These movie studios need new CEOs. Perhaps an MBA should include a few technology courses.
  • solipsismsolipsism Posts: 25,726member
    Quote:
    Originally Posted by AppleInsider View Post


    In recent years, buying physical movies discs has become less attractive in light of instant streaming services that continue to grow their catalog of flicks available to most internet-connected devices.



    "We are in a preservation game," said James McQuivey, media technology analyst at Forrester Research. "We are trying to preserve an eroding base of DVD and Blu-ray spend."



    I could swear I keep hearing that Blu-ray is the totally awesome wave of the future and iTunes Store movie quality is unwatchable.
  • stelligentstelligent Posts: 2,680member
    Quote:
    Originally Posted by sheff View Post


    Are these guys insane? Who is gonna set up a separate account for each studio or a grouping of studios? Just think of this ridiculous process: buy a dvd, go to their site, create an account, agree to a bunch of terms, watch your movie.



    Compare that to buy a dvd, stick it in you mac, watch a movie.



    Compare that to one click on your apple tv, watch a movie.



    The studios are trying to protect something not worth protecting. DVD and physical media are dead. It is dead for music and it will be dead for movie soon. Partner with Apple, Amazon and Netflix and they are set for life to milk those companies as they do all the heavy lifting of distribution.



    These movie studios need new CEOs. Perhaps an MBA should include a few technology courses.



    It's going to be a mess. The music industry is constantly warning others that they regret giving so much power to Apple. But that made things so easy for consumers. There are advantages to monopoly
  • swiftswift Posts: 436member
    I miss Steve.



    Why are all other CEOs such lumps of crap?



    They've all been taught this business-school Stalinism that makes loving them impossible. In fact, it makes them act like mental defectives.



    DRM. They're going to build a cloud. (Call the Sony boys for that, they've had a lot of experience.) Either nobody will use it, because they'll charge the same for their movies as for Blu-Ray, or some 14-year-old Norwegian kid will come out with the crack, and then they'll be back to the old Pirate Bay suing days. And the outright disrespect they show for their audience will be plain.



    The want you to "own" their files? Really? If you "own" it, you can copy it. Loan it to a friend. Watch it over and over again. Oh, that means it has to be good. Get busy there, boys.



    Please. Release the files early, at the same time as release. Find the price point that's low enough so people won't pirate it. I'd suggest $5. Then you're getting better value, a brand-new release, that you can keep. Movie fans will go to the big screen to make out in the balcony. Others will stay at home. NO DRM!



    You'll make a bundle. You'll make people happy. Movie's greatest decade was when we were going through the depression. Now we're heading for another bad ten years. People will be grateful for beautiful movies -- none of those freakin' ads, okay? -- and piracy will go way, way down.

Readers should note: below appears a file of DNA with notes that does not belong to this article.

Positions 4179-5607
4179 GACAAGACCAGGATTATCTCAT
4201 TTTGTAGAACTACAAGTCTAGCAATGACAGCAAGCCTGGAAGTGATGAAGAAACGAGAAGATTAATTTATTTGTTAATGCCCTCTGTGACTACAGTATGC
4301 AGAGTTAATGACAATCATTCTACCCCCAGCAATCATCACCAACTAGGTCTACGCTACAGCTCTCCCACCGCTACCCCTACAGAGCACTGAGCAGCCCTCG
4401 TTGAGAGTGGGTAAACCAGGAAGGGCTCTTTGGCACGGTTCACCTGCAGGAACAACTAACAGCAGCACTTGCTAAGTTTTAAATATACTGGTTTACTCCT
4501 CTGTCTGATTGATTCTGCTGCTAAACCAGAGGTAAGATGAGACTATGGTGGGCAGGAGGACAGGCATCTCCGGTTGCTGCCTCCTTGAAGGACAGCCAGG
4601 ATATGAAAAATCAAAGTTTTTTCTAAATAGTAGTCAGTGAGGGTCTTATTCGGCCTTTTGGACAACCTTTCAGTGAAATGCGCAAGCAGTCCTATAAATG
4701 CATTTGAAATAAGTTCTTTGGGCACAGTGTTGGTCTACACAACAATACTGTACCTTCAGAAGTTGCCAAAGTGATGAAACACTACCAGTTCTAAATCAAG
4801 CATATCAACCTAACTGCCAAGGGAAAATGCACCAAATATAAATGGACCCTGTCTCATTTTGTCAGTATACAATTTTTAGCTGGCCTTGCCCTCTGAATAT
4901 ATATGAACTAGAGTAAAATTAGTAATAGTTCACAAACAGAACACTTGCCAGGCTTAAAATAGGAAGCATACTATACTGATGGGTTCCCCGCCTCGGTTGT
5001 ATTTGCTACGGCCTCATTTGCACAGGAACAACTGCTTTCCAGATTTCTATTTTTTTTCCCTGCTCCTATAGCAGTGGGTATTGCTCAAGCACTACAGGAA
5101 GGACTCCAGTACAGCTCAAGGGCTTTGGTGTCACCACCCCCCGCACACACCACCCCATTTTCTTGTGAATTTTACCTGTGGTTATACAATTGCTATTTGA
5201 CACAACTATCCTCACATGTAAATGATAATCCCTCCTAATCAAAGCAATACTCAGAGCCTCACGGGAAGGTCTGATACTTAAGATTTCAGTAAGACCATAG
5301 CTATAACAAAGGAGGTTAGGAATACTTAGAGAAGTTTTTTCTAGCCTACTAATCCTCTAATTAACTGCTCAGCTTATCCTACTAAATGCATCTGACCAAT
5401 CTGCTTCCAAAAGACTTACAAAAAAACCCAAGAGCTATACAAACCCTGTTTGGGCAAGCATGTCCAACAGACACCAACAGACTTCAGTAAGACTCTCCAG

• cvaldes1831cvaldes1831 Posts: 1,832member
    This will probably work as well as DIVX.



  • tylerk36tylerk36 Posts: 1,037member
    Uhuh. I have heard this before. Its the nature of the beast. We will see how pretty it is when Apple unleashes its iCloud.
  • icelticiceltic Posts: 11member
    I hope they realize there is 192 more countries in the world, instead of killing themselves in the USA.

    I am so tired of hunting down torrent. Give me something good, easy to access and you will get my money.
  • hmurchisonhmurchison Posts: 11,884member, moderator
    Quote:
    Originally Posted by jragosta View Post


    The sad thing is that it wasn't that long ago that the studios were fighting your right to rip a DVD to your hard disk for backup.



    +1



    I'm curious about what 8 levels of DRM they will impose on this.
  • beakernx01beakernx01 Posts: 56member
    Quote:
    Originally Posted by Swift View Post


    Why are all other CEOs such lumps of crap?



    You nailed it. They're all business school, profit- and shareholder-value maximizers. They don't think about what the consumer wants. Studios, and music labels before them, all start from the point of how can we sell OUR STUFF for the MOST MONEY. It's the single/album/VHS/cassette/DVD/Blu-Ray/digital re-packaging of the same stuff to sell consumers what they already bought several times over in a new format. Frankly, I think that when I bough Billy Joel's "Glass Houses" on 8-track, I should have been covered for at least the cassette "upgrade." Then they look at what Apple has done, and say, well we can sell our stuff that way. Apple, on the other hand, starts by looking at the user and asking what do they want (and often adding but don't know they want it) and what are the most convenient, desirable ways to give it to them. As I've read several times in recent days, people at Apple were charged with making products that they would want to use. The rest build something that meets their sales and marketing goals and then hope we'll want to use it. Look at Netflix. They barely said the word Qwikster and the thing is dead before arrival. At least I'll give Netflix a fist-bump for paying attention to the 27,000 commenters on their blog on the subject. They're still paying for being moronic though.